Most of our Western Governments offer health guidelines which ask us to base our food intake almost universally around grain-type carbohydrates, what were once grouped as starches. We know these most commonly as rice, pasta, potatoes and breads. These types of food appear to have been staples of our western diets since time immemorial (they're not, but that's another story). We are often told that eating these foods will leave us full, satisfied and full of a slow releasing stream of energy that is healthy and safe. Unfortunately, at least for human beings, this doesn't always appear to be the case.
Restricting the intake of grains and sugars makes a fairly quick and positive change towards a healthier life. However, it may be that in our urge to shed the pounds with as little pain as possible, the lower carb diets we choose are tilted towards the proteins and fats we don't really need and attention to vegetables is ignored. With a few minor modifications we can find a lower-carbohydrate approach that not only helps us maintain a normalised body-weight and fat mass but also helps us be an all round healthier individual. There are a hundred other points towards improving health but all these changes make an admirable start.
BULLET-POINTS AND OTHER HINTS FOR A HEALTHY STARTER APPROACH TO LOW-CARB LIFESTYLES
EAT YOUR VEGGIES! (They're the good carbs and won't interfere with your low carb benefits)
CHOOSE LEAN MEATS & EGGS (Eggs are a great source of protein as is grass-fed organic meat)
CHOOSE BETTER FATS (Make sure you eat a regular supply of Omega 3 fats amongst your other daily intakes. Saturated fat in moderation is not the danger. Sugar is)
STAY AWAY FROM SUGARS AND GRAINS! (Low carbohydrate is less about maligning one particular food group and more about staying away from those sources which your body can't handle in large amounts. Athletes and healthy individuals may be able to use limited sugar and/or grains to improve performance but the same basic rules apply elsewhere)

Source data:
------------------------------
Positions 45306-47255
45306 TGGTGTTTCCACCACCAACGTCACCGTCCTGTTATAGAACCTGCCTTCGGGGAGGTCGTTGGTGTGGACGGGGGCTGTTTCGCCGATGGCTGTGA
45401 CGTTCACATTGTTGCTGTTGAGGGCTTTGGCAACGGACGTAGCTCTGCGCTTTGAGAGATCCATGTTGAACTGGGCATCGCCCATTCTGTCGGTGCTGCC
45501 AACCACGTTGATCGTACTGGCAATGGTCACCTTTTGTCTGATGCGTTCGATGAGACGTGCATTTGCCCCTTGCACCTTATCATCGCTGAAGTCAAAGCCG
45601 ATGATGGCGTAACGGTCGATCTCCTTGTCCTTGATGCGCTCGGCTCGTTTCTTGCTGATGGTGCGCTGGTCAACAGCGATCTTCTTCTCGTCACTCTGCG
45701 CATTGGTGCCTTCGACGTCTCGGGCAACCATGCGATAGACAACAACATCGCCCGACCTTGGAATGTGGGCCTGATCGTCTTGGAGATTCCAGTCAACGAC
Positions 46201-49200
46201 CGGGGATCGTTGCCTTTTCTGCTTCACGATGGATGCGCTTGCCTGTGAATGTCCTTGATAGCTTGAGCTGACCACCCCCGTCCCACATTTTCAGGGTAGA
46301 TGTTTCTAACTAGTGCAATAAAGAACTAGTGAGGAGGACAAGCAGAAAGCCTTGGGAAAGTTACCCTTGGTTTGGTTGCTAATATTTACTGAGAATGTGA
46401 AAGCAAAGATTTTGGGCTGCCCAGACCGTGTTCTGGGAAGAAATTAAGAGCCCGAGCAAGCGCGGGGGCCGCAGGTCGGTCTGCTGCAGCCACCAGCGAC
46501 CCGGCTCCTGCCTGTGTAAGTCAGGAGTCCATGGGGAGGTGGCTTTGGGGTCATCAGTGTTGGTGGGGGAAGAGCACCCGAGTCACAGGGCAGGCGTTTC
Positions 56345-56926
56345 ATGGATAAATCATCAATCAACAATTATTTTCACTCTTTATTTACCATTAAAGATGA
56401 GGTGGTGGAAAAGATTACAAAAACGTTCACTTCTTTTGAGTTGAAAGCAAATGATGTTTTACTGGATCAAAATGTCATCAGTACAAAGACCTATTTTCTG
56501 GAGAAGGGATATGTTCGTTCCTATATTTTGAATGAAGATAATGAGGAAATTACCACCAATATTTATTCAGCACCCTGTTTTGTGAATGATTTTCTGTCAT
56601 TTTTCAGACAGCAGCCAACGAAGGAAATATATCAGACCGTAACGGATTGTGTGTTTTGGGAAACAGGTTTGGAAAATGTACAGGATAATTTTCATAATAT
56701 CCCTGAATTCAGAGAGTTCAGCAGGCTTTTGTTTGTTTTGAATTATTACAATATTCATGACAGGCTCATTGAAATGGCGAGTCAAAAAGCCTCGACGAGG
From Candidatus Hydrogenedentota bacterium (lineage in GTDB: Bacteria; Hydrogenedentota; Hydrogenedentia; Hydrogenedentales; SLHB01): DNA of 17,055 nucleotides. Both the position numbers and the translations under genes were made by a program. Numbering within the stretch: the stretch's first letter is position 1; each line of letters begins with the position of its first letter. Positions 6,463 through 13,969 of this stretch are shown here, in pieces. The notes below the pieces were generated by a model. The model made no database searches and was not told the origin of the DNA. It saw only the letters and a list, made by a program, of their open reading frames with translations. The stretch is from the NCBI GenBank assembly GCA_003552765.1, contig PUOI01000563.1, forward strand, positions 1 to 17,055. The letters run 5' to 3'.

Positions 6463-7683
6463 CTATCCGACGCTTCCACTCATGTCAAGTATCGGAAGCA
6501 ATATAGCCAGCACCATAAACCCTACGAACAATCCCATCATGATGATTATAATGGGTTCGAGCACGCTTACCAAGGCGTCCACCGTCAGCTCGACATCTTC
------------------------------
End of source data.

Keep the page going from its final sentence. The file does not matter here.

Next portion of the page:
DRINK LOTS OF WATER (We often argue over what groups of food are essential or not but one we can all agree on is water. You need it and lots of it. Forgot food, without water you die fast!)
BE WARY OF SPECIAL LOW-CARB FOODS (There are a great number of healthy choices here, Athletes especially will enjoy easy-to-mix carb free protein drinks etc but as low-carb diets have hit certain food industries hard, expect lots of products that may be lower carb choices but are not healthy. Always remember the low-fat craze where manufacturers swapped saturated fat for lots of sugar...)
MIX YOUR FOOD CHOICES (Restricting grains and sugars is a great start but don't fall into the trap of just surviving on the same meat diet day in and day out. Mix your proteins and fats and vegetables offer a wide variety of healthy options)
ENJOY THE DIET! (Just because you stopped eating chips and bread with your meals doesn't mean you have to get bored! There is a limitless supply of sauces, seasonings, meats, eggs and vegetables that don't require high carb sugar and corn syrup additives to make great tasting meals. Get fitter and healthier and enjoy your food while you do! Enjoying bacon once in a while poses little threat. Compare this to downing a fizzy drink with eight spoons of addictive, toxic sugar and you see the advantages already)
The Ketogenic Diet
The Keto diet involves going long spells on extremely low (no higher than 30g per day) to almost zero g per day of carbs and increasing your fats to a really high level (to the point where they may make up as much as 65% of your daily macronutrients intake.) The idea behind this is to get your body into a state of ketosis. In this state of ketosis the body is supposed to be more inclined to use fat for energy- and research says it does just this. Depleting your carbohydrate/glycogen liver stores and then moving onto fat for fuel means you should end up being shredded.
You then follow this basic platform from say Monday until Sat 12pm (afternoon) (or Sat 7pm, depending on whose version you read). Then from this time until 12 midnight Sunday night (so up to 36 hours later) do your massive carb up...
(Some say, and this will also be dictated by your body type, that you can go nuts in the carb up and eat anything you want and then there are those that more wisely- in my view- prescribe still sticking to the clean carbs even during your carb up.)
During my carb up period- for the sake of those who would like to know of you can get in shape and sill eat the things you want (in moderation)- for the first six weeks I will be relaxed about what I eat in this period but then the following 6 weeks I will only eat clean carbs.
I also like to make sure that the first workout of the week- as in a Monday morning workout- is a nice long full hour of work so I start cutting into the liver glycogen already.
I also make sure to have one last really grueling workout on Saturday before my carb up.
And I am eating a lot of fish, eggs, olive oil and beef!